Dynamic changes in upper limb short latency somatosensory-evoked potentials following stroke in the dominant hemisphere

O. Keren, H. Ring, H. Pratt, Z. Groswasser

Research output: Contribution to journalArticlepeer-review

Abstract

Repeated upper limb short latency somatosensory-evoked potential (USSEP) studies were performed in 19 post-stroke patients and correlated with the clinical evaluation. Examinations were performed on admission to the rehabilitation centre, and again about 10 weeks later. Data analysis focused on the temporal changes occurring in each patient, and the relationship of these changes to the patient's clinical condition. In seven of the 19 patients, no cortical potentials could be detected on admission or follow-up. These patients had the worst clinical outcome. Whenever a cortical potential was found in the first examination, it was also detected in the second. Dynamic changes between examinations were mainly seen in the central conduction time (CCT) and showed an opposite trend in each hemisphere. In the second examination, the average CCT lengthened over the damaged hemisphere (p 0.03) but shortened (insignificantly) over the nonaffected hemisphere, relative to the CCT in the first test. A positive correlation (p 0.03) was found between the increase in NI/PI amplitude - measured peak-to-peak between the major negative component (NI) of the cortical response and the subsequent positive wave (PI)-and improvement in communication ability, especially comprehension. The USSEP can serve as an auxiliary tool in monitoring the recovery process of stroke patients. Changes in USSEP components occur over both hemispheres and may serve as markers of brain plasticity.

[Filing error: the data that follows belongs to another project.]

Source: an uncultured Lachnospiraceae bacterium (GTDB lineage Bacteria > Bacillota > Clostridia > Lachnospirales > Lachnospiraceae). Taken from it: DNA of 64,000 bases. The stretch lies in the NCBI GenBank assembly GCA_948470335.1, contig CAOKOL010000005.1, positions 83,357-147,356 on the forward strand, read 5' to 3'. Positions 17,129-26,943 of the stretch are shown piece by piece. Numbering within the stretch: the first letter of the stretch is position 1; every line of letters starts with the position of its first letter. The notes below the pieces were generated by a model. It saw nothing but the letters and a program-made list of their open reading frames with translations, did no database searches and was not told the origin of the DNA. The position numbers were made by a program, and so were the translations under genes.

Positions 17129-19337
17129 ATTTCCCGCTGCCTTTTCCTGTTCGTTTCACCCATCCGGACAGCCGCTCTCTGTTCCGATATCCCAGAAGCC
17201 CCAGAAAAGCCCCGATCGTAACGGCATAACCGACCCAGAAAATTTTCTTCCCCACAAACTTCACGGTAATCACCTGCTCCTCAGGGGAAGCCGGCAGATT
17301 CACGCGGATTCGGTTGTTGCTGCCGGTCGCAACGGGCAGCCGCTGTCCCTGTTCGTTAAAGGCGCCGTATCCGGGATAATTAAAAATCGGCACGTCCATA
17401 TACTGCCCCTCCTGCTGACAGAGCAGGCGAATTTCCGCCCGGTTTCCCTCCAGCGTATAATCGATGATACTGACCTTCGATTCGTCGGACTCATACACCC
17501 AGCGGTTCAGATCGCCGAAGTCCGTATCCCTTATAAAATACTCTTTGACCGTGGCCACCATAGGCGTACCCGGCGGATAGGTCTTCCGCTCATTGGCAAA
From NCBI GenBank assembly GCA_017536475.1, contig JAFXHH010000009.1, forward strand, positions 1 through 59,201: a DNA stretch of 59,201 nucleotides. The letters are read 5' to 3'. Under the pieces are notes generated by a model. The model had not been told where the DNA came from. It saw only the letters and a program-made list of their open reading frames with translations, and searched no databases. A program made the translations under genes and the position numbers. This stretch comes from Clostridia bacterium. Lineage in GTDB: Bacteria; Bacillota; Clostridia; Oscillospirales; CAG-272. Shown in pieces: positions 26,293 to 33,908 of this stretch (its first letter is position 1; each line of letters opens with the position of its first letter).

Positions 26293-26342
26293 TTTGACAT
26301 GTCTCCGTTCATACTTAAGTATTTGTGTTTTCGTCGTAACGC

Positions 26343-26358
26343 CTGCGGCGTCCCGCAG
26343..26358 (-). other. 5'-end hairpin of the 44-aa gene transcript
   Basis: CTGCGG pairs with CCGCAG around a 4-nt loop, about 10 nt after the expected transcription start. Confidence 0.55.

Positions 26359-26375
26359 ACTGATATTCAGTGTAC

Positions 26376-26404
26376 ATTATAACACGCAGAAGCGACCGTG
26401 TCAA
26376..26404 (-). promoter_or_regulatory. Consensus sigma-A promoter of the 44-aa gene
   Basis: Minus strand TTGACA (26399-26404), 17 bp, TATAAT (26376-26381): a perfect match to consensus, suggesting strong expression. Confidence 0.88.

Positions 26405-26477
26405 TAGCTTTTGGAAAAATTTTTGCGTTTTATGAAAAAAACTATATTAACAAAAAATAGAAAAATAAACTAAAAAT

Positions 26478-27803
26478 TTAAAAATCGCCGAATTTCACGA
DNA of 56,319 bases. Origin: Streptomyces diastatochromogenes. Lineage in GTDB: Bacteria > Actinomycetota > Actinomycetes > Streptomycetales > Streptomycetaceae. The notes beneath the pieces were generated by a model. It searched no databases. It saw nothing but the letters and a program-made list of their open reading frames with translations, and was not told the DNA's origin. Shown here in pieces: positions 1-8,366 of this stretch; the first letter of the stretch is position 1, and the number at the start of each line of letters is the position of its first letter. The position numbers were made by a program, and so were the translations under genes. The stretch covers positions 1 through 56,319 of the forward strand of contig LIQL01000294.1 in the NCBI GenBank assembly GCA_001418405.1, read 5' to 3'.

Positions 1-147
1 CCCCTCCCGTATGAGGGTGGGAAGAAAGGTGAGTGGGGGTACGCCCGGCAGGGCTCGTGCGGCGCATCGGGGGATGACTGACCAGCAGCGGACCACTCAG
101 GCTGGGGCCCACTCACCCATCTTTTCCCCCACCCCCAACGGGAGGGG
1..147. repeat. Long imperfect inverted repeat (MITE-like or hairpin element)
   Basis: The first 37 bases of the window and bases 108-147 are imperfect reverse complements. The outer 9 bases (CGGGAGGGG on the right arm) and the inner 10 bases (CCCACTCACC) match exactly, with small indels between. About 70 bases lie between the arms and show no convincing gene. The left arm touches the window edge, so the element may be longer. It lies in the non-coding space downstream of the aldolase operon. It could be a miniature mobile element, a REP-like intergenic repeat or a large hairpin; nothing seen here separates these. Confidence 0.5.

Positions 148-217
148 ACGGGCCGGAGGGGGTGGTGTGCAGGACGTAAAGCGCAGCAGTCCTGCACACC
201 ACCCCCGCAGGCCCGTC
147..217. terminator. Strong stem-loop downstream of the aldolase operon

Original languageEnglish
Pages (from-to)52-60
Number of pages9
JournalClinical Rehabilitation
Volume9
Issue number1
DOIs
StatePublished - Feb 1995

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